How important is the UK market to Sega?

Mike Hayes, CEO, Sega Europe and Sega America: Yeah there was that claim a few years ago that the UK was the second biggest games market in the world. Clearly, the UK is still a big market. But I would say, the UK’s share of the global market in the traditional retail space is declining – there’s no doubt about that.

I think the UK, as a market, is finding it harder than most of the other major markets to manage the reduction there is in platform sales.

When Sega started out seven years ago as a multiplatform publisher, everything was UK based. So we’ve had this need to drive our businesses elsewhere continually. So actually, the UK is now a significantly smaller part of our business than it was seven years ago.
In fact I just looked at the figures and I was quite staggered by how much smaller it is. The UK now, in terms of per cent of overall business, is half of what it was five years ago.

But that’s also because we’re trying to drive business in Russia, because we’re trying to make business in America, because we have huge sub-licensing deals in South America.

But there is a definite sign that the UK is finding it hard in the traditional retail business. Of course, it is also exploding in the mobile and online games space.

But it seems that publishers can’t generate exciting revenues with mobile games.

Hayes: If you have a hit you can.

EA’s mobile game revenues were about $70 million for the quarter, which is a fraction of what they make at traditional retail.

Hayes: The profit margins can be very significant though. If you have an IP, your return rate can be a lot higher. You’re going to make a lot more money having an Aliens game on living room platforms than on iOS.

Also, investors tend to gravitate towards how many boxes a company can sell.

Hayes: I think that’s right, yeah. But we’re all going through a transition. 15 per cent of Sega’s revenue comes from digital sources.

Going back on the issue of the UK, I take it this Alien game needs to be a global success?

Hayes: Absolutely, you can’t make a game just for the UK, with the brilliant exception of Football Manager. That game still skews to the UK, but still less and less and less. You cannot run a games business unless it’s a success around the world.

In particular, our new game needs to be a success in the US, which is something a lot of UK studios have found hard to crack.

Tim Heaton, Studio Director, Creative Assembly: Yeah it’s still a negative thing to be a European developer in the US, which is something we have to overcome.

Why is Sega investing further in Creative Assembly?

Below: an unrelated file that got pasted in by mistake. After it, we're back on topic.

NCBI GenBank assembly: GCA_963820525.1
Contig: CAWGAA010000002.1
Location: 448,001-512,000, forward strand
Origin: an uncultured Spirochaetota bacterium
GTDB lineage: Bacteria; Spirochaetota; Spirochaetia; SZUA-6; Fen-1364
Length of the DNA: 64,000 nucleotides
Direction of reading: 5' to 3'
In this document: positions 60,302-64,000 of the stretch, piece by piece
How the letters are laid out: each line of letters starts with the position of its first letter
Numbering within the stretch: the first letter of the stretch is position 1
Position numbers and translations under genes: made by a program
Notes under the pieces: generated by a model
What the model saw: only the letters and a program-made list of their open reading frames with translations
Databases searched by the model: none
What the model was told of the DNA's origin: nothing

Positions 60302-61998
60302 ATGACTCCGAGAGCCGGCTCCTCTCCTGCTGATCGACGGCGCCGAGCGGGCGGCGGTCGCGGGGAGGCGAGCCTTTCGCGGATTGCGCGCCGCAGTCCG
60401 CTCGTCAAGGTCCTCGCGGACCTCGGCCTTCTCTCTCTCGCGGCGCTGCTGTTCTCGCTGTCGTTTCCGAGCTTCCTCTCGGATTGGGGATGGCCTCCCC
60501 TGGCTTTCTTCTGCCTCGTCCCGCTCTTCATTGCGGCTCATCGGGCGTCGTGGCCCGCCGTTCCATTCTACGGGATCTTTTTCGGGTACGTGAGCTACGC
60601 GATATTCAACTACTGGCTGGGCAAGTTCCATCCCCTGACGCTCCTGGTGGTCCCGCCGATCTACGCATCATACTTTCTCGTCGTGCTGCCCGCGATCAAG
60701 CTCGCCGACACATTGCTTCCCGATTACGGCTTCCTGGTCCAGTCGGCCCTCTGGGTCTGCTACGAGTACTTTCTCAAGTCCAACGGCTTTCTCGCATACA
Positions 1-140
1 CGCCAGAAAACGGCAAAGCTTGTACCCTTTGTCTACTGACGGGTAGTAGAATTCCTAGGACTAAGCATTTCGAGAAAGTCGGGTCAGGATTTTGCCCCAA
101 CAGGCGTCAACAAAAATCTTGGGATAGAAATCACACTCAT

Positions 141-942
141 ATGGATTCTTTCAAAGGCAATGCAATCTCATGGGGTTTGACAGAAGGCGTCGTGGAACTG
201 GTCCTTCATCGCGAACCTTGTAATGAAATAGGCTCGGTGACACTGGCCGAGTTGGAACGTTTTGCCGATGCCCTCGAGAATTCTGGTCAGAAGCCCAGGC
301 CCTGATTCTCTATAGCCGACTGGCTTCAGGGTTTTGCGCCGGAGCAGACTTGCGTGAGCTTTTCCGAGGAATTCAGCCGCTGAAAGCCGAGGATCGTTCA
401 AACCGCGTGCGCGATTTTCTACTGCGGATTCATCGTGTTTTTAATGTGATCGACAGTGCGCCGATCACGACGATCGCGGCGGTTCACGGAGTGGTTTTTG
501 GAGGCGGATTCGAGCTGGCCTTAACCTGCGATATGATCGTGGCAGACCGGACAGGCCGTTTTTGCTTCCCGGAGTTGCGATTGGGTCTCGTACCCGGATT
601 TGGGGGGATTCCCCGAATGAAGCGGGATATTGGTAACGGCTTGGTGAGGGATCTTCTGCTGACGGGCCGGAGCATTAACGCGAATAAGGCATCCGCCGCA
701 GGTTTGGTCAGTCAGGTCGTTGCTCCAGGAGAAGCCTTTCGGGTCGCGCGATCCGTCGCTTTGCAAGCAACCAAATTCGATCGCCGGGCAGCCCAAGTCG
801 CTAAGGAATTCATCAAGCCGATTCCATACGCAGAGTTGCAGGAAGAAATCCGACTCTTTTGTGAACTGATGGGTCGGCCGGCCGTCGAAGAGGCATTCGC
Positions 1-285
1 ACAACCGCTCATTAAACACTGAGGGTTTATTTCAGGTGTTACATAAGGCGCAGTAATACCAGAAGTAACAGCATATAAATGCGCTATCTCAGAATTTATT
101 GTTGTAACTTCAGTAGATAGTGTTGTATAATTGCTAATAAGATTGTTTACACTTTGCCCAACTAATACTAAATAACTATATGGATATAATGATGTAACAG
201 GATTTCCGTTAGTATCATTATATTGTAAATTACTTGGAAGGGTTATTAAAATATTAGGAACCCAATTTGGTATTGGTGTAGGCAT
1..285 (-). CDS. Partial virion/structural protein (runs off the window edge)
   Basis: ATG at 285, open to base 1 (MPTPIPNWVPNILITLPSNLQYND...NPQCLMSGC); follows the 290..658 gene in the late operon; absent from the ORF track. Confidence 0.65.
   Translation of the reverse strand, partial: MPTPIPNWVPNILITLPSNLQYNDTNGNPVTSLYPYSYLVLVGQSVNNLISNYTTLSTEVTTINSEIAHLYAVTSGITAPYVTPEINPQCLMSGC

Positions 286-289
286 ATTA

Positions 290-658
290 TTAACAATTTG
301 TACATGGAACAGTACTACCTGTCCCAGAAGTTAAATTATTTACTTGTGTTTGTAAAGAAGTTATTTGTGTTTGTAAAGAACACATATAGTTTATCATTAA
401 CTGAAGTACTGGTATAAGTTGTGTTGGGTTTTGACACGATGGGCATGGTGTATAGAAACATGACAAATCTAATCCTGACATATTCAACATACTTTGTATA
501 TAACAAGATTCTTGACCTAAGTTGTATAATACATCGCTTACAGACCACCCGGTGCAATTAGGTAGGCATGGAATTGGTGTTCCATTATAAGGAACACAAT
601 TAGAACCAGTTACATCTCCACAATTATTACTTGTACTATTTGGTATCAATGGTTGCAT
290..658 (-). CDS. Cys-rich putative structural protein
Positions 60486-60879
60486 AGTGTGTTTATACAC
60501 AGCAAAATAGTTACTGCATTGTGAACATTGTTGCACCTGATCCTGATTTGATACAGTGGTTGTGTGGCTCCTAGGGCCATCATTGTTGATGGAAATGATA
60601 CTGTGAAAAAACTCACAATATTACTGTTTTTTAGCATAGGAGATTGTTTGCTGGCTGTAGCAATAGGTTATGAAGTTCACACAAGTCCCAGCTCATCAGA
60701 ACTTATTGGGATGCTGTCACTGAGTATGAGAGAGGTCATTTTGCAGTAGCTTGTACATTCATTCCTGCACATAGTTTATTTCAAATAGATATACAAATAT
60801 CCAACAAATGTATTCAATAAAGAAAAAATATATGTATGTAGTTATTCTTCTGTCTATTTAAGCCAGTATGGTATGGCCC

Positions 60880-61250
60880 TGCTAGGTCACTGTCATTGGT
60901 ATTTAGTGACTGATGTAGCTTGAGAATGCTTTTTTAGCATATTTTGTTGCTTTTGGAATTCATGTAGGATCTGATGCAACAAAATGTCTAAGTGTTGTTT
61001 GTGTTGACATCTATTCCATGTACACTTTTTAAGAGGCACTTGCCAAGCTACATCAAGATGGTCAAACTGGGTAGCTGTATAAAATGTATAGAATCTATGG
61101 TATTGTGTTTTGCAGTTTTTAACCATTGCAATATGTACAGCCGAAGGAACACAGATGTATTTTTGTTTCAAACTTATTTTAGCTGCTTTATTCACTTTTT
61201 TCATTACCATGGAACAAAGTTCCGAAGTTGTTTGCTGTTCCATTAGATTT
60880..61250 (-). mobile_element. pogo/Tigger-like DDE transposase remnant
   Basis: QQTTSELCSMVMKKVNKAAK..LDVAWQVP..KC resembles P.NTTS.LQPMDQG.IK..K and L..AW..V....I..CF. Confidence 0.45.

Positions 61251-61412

Hayes: I think the original purchase of Creative Assembly, coupled with Sports Interactive, was essential for Sega to become a more established Western-facing company. That’s always been key.

Once we started working with [studio director] Mike Simpson, and then Tim Heaton, I think there was a realisation we have the ability to expand this talent into other areas. I mean, the standard that Total War sets is very high.

If you can repeat that sense of management and creativity on another project then there’s an opportunity for Sega.

Tim Heaton: It was clear that our console team wanted to do something in the core games space, and we thought about lots of different things. We pitched a playable demo of Aliens to Sega and they loved it.

So we’ve had a core of a team who have created tech for the project, and have built a really experienced team from all around the world, and essentially a new engine directly aimed at this genre.

We’ve gone aggressively out to find new people from all around the world. Interestingly, immigration was one of the things I spoke to culture minister Ed Vaizey about, because I don’t want any cap on bringing in staff.

In the current business climate, how essential is it to have a licence that people are going to instantly recognise?

Gary Dunn, VP of Production, Sega: A well-known IP is certainly a big leg up for us. After the commercial success we enjoyed with Aliens vs Predator, we knew this was still a big space we wanted to play in. The IP gives us a great universe to exploit.

How big a factor is the cost of the Alien licence?

Hayes: As a general point, when you have a great licence, the amount you need to spend on marketing is significantly less. So the two balance each other out. But that’s independent of how much money you invest in the game, because we know how well tie-in licence games have gone recently, we have to create a game that stands on its own two feet. This is a quality-first approach.

How significant is the digital strategy attached to this?

Heaton: Yeah it’s very important. I think it has become a given these days. There is a whole digital infrastructure around this core title.

How will it be feasible to develop a game for PS3, Xbox 360 and Wii if you want just one team working on the game?

Heaton: Well we haven’t confirmed any of the platforms yet. But by and large, we would like to make most of the platform evolutions and technical delivery in-house. Simply because we feel that’s how we maintain quality.

It’s the Creative Assembly way to keep things close. That doesn’t mean we’re not going to massively outsource work. We have a group at Sega China that can help us, as well as other potential places, but we want to keep control here.

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